An artificial sweetener called Xylitol is making a lot of headlines lately. It looks and tastes just like sugar but has 40 percent fewer calories and will not increase blood sugar levels like sugar. That also means it’s a lot better for your teeth than sugar!
- Xylitol is classified as a sugar alcohol, a hybrid of sugar and alcohol molecules that encourage the sweet receptors on the tongue to think they're tasting sugar. This makes it ideal to use as a sweetener in sugarless gum, candies, mints and other sugar-free foods.
- Xylitol is natural. Because trace amounts of Xylitol are found in fruits and vegetables like plums, berries, mushrooms, lettuce and corn, Xylitol is considered a natural product. The Xylitol used in your favorite candies and gum can be derived from birch trees, but most often it comes from a plant fiber called xylan. Humans even produce trace amounts of Xylitol in our own bodies!
- Xylitol has a low glycemic index. Unlike sugar, Xylitol does not spike blood sugar or insulin because it contains no fructose. This makes it a great fit for patients with diabetes.
- Xylitol is low-carb. Although sugar alcohols are considered carbohydrates, Xylitol is not classified as a net carb because it doesn’t raise blood sugar, so it’s perfect for people on low-carb diets.
In addition to these impressive benefits, Xylitol is actually beneficial to your teeth! Studies have shown that this impressive sweetener can help kill the bacteria streptococcus mutans (s. mutans) that causes plaque to accumulate on your teeth. S. mutans bacteria thrive on the glucose from sugar left behind on teeth, hence eating lots of candy causes cavities. However, when you consume Xylitol instead of sugar, the s. mutans essentially become sick, because they cannot process Xylitol. When the s. mutans consume Xylitol, it blocks their ability to process glucose, too, which leads them to starve, protecting your teeth in the process.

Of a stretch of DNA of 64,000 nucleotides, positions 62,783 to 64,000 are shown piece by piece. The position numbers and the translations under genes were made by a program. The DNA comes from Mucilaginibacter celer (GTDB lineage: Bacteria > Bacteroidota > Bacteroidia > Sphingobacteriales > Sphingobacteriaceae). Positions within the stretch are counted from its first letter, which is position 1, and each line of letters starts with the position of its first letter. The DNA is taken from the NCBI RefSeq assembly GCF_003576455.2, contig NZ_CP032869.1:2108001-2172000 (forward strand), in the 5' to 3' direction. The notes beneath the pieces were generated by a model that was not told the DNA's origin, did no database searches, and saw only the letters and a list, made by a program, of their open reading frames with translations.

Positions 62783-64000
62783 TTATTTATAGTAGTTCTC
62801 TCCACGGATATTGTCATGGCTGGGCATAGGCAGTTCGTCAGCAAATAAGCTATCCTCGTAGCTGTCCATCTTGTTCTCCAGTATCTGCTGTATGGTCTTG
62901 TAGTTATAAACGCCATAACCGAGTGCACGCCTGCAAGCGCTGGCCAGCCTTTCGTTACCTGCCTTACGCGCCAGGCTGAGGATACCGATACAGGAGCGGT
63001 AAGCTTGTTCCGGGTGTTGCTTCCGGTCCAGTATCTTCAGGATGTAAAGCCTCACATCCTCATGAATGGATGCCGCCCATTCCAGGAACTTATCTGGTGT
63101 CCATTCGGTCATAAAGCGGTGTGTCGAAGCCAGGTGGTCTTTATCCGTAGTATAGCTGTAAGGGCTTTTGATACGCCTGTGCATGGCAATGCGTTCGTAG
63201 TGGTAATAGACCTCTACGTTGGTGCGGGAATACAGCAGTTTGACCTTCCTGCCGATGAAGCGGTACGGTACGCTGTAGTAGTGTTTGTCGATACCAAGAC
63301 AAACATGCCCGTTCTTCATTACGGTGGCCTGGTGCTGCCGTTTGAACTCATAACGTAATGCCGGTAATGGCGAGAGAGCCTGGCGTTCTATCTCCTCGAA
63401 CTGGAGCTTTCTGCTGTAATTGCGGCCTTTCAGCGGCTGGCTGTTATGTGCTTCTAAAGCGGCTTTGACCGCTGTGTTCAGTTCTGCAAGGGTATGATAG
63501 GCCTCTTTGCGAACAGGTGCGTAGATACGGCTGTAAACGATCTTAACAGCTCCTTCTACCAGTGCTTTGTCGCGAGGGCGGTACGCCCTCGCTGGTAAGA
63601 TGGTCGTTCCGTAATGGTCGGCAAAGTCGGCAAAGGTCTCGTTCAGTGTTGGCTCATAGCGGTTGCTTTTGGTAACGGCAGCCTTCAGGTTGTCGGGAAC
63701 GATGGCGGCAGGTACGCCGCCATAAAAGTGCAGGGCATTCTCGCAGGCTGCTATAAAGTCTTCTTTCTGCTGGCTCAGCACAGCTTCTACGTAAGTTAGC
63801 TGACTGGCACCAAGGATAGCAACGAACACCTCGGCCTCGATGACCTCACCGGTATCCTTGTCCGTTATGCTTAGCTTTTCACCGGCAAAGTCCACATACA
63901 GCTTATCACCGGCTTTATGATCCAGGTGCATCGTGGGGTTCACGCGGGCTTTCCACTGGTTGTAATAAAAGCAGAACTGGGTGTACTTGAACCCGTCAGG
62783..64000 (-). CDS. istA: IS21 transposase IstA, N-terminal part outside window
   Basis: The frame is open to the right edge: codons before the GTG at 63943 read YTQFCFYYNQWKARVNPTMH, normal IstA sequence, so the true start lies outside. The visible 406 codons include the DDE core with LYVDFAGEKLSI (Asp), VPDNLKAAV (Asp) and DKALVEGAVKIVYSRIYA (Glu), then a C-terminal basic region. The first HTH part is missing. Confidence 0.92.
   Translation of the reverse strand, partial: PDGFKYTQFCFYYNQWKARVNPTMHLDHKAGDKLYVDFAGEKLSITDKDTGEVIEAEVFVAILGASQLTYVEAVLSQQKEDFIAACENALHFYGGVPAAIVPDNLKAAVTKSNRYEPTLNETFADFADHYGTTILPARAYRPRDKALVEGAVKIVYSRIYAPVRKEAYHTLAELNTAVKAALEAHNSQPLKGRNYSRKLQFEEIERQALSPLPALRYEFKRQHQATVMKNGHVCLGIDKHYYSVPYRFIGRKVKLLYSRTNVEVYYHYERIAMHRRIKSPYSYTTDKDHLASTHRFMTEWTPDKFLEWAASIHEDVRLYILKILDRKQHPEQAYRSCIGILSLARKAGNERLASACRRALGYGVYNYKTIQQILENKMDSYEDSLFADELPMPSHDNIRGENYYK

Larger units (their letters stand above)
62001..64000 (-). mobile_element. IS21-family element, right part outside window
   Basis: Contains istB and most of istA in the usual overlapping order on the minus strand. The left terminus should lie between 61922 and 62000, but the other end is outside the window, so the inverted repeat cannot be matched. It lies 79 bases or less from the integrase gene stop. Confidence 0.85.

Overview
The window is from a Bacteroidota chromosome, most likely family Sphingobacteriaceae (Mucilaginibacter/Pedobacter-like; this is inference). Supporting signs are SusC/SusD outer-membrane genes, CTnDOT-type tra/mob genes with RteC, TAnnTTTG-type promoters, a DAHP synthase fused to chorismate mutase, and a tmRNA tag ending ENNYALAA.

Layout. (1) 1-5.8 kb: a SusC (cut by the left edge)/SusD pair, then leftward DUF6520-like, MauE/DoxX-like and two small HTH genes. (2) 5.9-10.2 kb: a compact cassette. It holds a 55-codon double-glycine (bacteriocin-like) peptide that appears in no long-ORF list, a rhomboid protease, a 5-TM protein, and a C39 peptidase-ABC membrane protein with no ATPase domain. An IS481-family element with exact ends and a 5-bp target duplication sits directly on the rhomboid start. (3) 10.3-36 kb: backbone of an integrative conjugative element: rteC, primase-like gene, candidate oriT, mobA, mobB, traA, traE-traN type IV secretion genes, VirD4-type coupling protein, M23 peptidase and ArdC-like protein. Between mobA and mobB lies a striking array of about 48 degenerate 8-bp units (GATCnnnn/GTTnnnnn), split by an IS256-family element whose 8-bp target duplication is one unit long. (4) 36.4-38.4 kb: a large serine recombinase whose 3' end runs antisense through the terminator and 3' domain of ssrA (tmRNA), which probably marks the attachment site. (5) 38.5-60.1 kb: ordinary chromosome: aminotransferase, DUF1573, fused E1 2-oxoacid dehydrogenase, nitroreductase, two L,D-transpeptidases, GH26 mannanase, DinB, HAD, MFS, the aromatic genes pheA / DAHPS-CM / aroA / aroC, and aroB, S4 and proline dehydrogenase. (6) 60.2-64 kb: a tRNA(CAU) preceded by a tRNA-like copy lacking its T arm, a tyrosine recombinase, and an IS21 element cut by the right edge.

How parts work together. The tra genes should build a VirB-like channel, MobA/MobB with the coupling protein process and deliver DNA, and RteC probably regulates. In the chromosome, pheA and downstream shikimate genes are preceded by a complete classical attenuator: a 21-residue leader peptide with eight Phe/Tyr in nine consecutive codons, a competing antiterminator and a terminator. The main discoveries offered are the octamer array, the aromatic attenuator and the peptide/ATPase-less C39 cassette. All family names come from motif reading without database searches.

In addition to killing off all those nasty s. mutans, Xylitol also lowers the acidity of your saliva, helping to reduce cavity-causing acid erosion to your enamel. It also increases saliva production, which reduces the risk of cavities and gum disease due to dry mouth.
The No. 1 question we get about Xylitol is, "Is it safe?" To answer that question, yes, Xylitol is safe for human consumption. What it is not safe for is animals – especially dogs. That’s because unlike in humans, Xylitol does stimulate the release of insulin in dogs - and at an accelerated rate. This puts the dog into hypoglycemia, or liver failure, which is fatal if not treated. Even one piece of gum containing just 1 milligram of Xylitol can cause hypoglycemia, and 10 pieces could be fatal, so be sure if you chew Xylitol gum or eat foods containing Xylitol that you keep them stored where pets cannot get to them, and don’t share your snacks that contain Xylitol with your pets, either!
If you have any oral health-related questions or concerns, or to set up an appointment, give Dr. Lederman a call at 516-882-1764.